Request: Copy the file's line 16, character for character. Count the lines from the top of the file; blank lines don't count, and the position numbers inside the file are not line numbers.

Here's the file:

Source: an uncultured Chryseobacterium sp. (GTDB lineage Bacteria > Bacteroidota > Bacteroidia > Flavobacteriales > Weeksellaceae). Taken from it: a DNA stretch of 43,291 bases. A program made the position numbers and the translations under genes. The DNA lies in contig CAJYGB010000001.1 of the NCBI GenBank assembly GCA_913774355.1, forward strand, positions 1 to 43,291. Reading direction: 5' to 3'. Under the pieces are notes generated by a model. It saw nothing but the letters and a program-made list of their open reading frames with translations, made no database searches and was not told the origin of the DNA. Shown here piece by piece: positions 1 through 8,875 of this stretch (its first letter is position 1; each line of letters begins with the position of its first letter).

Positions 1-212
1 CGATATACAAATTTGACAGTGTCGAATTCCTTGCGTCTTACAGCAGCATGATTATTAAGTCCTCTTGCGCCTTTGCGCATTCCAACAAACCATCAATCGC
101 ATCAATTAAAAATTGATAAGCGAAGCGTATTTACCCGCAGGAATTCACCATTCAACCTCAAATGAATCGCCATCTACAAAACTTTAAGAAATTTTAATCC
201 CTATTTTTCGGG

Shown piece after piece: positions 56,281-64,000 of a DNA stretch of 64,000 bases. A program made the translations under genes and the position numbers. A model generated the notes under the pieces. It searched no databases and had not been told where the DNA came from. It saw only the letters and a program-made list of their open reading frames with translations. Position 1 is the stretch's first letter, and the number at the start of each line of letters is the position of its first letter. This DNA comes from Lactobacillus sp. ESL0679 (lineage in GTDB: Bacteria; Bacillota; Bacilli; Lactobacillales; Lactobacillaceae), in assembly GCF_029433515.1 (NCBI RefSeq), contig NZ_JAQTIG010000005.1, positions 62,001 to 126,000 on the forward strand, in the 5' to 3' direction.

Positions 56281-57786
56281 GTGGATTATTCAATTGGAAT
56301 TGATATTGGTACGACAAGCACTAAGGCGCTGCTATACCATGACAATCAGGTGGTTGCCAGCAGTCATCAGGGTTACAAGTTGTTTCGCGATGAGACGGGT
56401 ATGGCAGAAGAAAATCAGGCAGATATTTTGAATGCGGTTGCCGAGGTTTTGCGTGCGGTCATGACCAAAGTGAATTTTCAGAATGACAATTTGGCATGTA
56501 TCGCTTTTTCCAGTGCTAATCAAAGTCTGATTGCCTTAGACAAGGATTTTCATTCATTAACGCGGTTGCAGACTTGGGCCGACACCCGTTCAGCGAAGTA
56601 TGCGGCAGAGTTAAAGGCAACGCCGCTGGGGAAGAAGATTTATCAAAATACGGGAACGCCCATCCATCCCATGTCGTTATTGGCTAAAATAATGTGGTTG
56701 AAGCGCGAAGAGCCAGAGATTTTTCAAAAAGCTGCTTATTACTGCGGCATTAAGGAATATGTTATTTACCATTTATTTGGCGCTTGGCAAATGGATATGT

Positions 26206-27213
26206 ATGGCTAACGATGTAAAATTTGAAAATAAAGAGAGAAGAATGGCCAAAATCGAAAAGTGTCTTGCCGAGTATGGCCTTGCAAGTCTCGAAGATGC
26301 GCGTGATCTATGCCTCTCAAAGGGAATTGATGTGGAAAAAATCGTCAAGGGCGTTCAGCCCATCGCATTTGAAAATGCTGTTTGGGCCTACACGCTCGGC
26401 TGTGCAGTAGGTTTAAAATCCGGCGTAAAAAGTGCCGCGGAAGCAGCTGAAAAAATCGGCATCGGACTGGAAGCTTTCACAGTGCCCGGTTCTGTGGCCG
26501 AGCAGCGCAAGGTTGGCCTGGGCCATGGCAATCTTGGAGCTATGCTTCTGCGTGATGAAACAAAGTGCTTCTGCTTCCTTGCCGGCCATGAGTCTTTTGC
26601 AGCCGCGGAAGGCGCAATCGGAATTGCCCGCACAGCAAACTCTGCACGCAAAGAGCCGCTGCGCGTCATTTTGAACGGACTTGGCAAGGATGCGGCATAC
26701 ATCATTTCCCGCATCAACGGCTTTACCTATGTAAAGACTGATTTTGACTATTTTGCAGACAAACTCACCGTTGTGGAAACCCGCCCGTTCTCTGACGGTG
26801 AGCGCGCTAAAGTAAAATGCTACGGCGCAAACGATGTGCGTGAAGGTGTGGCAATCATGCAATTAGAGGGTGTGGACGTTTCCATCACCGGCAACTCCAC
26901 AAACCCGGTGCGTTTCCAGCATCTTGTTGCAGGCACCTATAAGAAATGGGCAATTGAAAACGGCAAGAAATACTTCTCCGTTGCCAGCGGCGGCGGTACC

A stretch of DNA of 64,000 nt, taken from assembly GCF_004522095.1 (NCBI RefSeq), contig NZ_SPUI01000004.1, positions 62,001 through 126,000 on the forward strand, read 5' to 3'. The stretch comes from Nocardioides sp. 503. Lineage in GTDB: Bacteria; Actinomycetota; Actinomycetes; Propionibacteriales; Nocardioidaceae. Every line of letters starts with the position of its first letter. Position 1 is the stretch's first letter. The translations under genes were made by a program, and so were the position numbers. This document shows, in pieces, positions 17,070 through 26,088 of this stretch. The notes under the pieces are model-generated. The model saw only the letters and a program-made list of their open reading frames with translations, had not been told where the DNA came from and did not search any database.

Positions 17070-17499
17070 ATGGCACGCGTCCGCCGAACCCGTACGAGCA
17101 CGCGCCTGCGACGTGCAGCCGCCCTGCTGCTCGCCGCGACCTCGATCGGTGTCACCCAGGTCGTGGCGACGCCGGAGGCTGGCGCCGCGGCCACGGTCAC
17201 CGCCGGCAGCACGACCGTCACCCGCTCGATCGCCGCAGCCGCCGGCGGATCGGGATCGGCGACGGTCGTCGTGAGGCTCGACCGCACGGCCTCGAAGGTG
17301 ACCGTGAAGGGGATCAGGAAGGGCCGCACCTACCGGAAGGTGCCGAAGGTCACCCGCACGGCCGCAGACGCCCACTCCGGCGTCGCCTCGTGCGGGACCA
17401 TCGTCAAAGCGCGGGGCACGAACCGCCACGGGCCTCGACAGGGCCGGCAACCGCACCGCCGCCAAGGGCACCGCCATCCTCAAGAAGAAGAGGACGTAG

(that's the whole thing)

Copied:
26301 GCGTGATCTATGCCTCTCAAAGGGAATTGATGTGGAAAAAATCGTCAAGGGCGTTCAGCCCATCGCATTTGAAAATGCTGTTTGGGCCTACACGCTCGGC